|Wait. Is that a.... spelling mistake? Why, yes, it is!|
I recently saw someone (no doubt a Canadian) write "rigour mortis" instead of the correct "rigor mortis".
I suspect a Canadian because we Canadians have a very strong tendency to write "-or" words as "-our" just to prove we're not American -- even when "-or" is the correct spelling. See these posts:
and for the explanation of the :-or/-our" split, see this post:
"Rigour" derives ultimately from the Latin rigor (unbending quality, stiffness, rigidity), but it came into English in the 1400s by way of Middle French, where rigor had morphed into rigour. British English and other varieties of Commonwealth English retained this spelling, whereas American English opted for "rigor".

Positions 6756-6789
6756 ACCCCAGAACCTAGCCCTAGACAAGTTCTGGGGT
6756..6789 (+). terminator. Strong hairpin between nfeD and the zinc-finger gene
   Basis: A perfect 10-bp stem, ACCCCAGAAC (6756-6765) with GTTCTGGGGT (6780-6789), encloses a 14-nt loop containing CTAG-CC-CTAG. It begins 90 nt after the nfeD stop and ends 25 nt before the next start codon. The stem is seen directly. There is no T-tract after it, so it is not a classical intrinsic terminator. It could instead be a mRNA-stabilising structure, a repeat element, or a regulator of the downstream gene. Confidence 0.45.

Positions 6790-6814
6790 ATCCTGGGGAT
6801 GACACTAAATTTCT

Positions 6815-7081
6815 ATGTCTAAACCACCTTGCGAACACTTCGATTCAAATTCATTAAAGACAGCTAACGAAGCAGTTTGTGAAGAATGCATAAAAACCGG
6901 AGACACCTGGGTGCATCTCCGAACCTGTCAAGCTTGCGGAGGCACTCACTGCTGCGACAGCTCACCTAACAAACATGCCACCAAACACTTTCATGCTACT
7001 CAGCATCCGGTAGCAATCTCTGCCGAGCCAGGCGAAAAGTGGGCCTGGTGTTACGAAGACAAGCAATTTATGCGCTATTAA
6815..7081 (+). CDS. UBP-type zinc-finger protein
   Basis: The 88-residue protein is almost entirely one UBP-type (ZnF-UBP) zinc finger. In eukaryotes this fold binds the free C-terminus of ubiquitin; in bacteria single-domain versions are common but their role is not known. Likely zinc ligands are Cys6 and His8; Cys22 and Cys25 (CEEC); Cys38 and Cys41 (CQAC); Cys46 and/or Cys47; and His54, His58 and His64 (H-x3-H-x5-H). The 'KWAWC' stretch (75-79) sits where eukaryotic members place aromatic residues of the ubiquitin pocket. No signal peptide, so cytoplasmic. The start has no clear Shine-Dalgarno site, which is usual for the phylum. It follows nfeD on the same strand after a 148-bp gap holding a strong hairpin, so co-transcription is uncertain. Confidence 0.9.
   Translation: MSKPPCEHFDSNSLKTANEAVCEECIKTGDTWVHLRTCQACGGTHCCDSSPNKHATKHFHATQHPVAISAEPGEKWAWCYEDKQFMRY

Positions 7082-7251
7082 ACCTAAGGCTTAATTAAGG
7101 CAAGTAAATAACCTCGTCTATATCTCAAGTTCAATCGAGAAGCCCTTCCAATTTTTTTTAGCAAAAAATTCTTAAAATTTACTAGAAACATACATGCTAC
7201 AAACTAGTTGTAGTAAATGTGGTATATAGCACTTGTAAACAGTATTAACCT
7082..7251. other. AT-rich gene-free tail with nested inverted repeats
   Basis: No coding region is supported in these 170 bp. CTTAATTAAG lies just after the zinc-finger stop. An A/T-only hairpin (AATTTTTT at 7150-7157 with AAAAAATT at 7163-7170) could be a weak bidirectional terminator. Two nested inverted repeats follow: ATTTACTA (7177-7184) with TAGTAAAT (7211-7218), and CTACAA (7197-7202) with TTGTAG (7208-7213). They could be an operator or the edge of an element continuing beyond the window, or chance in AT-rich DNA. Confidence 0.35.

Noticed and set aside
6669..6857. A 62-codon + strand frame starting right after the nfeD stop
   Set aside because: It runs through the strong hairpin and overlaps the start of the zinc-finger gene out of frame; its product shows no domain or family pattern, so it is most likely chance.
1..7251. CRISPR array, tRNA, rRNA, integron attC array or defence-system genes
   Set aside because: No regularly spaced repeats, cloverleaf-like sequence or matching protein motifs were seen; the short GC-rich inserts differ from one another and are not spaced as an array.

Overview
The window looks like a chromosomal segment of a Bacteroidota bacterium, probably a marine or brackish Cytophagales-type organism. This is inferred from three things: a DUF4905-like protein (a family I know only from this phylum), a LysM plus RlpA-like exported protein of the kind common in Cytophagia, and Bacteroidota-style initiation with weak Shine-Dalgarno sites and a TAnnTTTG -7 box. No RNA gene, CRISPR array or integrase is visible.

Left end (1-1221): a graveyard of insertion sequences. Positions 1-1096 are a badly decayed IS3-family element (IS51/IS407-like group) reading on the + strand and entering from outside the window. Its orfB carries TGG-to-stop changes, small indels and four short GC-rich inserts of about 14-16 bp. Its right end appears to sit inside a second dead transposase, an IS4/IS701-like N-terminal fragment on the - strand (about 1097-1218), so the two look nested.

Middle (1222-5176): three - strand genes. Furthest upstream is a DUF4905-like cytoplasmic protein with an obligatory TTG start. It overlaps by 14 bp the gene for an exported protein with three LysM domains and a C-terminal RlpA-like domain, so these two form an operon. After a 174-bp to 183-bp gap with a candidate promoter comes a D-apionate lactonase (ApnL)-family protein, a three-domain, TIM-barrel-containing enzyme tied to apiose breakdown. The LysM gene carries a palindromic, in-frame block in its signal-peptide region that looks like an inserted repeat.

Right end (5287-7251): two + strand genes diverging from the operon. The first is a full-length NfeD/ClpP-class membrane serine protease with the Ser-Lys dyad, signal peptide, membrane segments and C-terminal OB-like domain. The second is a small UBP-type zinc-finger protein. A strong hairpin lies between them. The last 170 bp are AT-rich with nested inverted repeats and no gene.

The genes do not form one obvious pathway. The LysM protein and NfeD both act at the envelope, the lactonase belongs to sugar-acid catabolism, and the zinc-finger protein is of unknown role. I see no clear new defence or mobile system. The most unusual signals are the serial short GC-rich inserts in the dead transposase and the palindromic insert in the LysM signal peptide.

"Rigor mortis", on the other hand, was borrowed directly from Latin in the early 19th century. It retains its Latin spelling in all varieties of English.
And to make life more complicated, the adjective "rigorous" is also so spelled in all varieties of English.
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